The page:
Suicide and self-harm

Suicide is a major issue for society and a leading cause of years of life lost. In England, approximately 75% of suicides are men and male suicide rates are on average three times higher than the female rates. In England, the age group with the highest suicide rate is 45-49 years for males and 45-54 for females. Overall, the suicide rate in England has decreased by 7.4% compared to 2019. The male suicide rate has decreased by 8.4% compared to 2019. The female suicide rate has decreased by 5.8% compared to 2019. (Samaritans' Suicide Statistics 2020). 

Key findings

Deaths from suicide and injury of undetermined intent

Unless specified, the rates below are per 100,000 of the population (aged 10+) and the most recent published data (2018-20) show that:

  • Between the period 2018-20 there were 421 deaths, with the cause of death identified as suicide, in the Lancashire-12 area. Of these 315 were male and 106 female.
  • Lancashire-12 area's suicide rate is significantly higher for all persons (13.4), males (20.3) and females (6.7) when compared to England (10.4, 15.9 and 5.0 respectively).
  • Lancashire-12 area's suicide rate remains worse than the England rate since 2006-08 (10.3).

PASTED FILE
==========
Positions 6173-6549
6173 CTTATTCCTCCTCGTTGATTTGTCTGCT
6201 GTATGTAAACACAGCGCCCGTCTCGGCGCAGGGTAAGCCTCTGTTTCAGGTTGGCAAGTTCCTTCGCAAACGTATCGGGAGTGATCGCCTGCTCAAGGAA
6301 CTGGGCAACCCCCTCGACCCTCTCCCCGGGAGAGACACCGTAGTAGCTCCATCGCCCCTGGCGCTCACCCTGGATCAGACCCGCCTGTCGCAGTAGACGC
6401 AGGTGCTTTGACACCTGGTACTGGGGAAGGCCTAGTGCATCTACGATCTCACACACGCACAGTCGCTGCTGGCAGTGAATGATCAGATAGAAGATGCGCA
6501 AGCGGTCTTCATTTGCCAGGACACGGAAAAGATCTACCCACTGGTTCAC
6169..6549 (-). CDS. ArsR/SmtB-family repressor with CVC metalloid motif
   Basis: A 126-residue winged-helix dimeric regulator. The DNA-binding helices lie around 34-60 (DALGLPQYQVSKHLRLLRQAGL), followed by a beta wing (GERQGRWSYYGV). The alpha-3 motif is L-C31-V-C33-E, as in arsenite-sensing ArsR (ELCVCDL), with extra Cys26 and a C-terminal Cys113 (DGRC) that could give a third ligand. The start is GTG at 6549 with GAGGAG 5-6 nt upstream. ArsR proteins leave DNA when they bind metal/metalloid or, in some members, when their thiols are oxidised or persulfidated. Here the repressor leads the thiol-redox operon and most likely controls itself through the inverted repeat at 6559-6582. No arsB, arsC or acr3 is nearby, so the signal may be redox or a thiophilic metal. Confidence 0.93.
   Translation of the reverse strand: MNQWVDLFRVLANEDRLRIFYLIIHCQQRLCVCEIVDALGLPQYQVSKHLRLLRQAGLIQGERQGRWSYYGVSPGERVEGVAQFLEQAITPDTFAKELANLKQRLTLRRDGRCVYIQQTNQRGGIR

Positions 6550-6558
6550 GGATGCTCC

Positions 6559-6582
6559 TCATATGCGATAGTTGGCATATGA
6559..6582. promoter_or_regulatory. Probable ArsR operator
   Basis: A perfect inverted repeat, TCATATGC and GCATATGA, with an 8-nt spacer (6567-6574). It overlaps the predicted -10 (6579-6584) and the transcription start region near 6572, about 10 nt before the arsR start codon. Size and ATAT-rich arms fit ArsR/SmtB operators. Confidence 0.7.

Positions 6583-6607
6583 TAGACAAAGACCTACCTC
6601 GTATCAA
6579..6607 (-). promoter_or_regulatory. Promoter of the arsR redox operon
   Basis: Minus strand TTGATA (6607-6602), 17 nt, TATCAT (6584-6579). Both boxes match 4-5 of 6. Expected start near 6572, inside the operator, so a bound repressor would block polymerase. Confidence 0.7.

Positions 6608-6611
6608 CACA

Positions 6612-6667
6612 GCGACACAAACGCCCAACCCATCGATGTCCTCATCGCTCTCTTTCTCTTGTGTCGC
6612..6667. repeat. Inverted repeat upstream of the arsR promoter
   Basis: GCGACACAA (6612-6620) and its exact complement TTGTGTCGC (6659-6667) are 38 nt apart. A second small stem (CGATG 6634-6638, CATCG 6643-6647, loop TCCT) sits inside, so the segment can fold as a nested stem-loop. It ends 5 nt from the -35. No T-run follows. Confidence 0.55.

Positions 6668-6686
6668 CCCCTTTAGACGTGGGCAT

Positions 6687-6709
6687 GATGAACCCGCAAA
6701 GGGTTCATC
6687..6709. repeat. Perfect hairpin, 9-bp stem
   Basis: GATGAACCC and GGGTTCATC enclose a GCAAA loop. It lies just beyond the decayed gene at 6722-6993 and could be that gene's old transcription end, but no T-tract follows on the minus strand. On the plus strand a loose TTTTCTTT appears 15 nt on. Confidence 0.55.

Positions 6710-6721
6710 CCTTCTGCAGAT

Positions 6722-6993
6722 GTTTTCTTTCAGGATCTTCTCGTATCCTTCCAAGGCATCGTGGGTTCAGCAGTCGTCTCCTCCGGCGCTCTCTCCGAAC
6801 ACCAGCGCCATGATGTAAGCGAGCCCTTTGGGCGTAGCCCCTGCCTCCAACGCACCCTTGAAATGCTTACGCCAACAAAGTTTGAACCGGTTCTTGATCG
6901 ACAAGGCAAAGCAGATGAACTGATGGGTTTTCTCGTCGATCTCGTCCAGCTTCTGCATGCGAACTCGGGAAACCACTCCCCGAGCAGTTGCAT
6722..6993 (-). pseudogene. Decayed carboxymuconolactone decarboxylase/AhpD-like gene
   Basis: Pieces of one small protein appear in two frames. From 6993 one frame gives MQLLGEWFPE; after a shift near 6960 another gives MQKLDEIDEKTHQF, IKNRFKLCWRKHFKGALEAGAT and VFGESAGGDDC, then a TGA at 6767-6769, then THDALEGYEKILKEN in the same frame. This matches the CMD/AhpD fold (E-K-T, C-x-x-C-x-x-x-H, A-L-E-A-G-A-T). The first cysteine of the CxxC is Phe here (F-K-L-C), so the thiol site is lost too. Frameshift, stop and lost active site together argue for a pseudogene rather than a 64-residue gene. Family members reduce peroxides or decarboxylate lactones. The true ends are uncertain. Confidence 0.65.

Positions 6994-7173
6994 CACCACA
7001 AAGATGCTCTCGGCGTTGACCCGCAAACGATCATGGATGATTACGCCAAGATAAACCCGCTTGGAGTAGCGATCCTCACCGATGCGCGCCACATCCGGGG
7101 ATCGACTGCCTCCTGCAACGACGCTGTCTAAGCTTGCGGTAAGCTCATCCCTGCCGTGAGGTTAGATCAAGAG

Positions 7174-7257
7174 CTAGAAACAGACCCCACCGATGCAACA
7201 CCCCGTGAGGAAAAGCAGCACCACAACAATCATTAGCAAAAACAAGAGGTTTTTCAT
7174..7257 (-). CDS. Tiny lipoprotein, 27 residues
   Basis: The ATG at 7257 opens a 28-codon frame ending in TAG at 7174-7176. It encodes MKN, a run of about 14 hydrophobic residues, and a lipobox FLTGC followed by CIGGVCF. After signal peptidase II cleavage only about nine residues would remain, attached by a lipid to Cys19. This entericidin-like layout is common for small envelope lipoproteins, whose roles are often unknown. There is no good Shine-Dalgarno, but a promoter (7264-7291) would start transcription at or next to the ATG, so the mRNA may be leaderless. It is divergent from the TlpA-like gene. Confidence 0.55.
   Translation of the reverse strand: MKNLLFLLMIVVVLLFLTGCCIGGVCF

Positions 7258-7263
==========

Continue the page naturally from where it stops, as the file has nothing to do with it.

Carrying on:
• Rossendale (18.2) has the highest suicide rate of the twelve districts in the Lancashire-12 area (for all persons) and is significantly worse than the England rate. Suicide rate (all persons) in Chorley (18.1), Preston (15.6), Burnley (15.4), Lancaster (15.1) and Wyre (15.0) is also significantly worse than the England rate. The suicide rate in the other six districts is similar to the England rate, with rates varying from 11.8 in Ribble Valley to 8.0 in Pendle.
  • Residents of Rossendale, Chorley and Preston account for over a third of the deaths from suicide and injury of undetermined intent in the Lancashire-12 area (148 of 421 deaths).
  • In Blackpool, the suicide rate for all persons (17.4) is significantly higher than the England rate.
  • In Blackburn with Darwen, the suicide rate for all persons (9.3) is similar to the England rate. 

Emergency hospital admissions for intentional self-harm

Self-harm is an expression of personal distress and it can be the result of a wide range of psychiatric, psychological, social or physical problems. Self-harm can be a risk factor for subsequent suicide, but not everyone who self-harms is suicidal. The 2019/20 rates below are per 100,000 of the population (all persons, all ages).

  • Lancashire-12 area (194.4) is similar to England (192.6), while the two unitary authorities, Blackburn with Darwen (229.3) and Blackpool (284.0) are both significantly higher than England.
  • Lancashire-12 area's rate has remained unchanged for the five years to 2019/20. Blackburn with Darwen's rate also remains unchanged over the five years to 2019/20 and Blackpool's rate is showing a downward trend.
  • At a district level West Lancashire (255.0) and Hyndburn (248.3) have significantly higher rates than England.
  • Ribble Valley (95.6) is significantly lower, with the other nine county council districts being similar to England. 

  For county and unitary data and further information please see below.

Page updated January 2022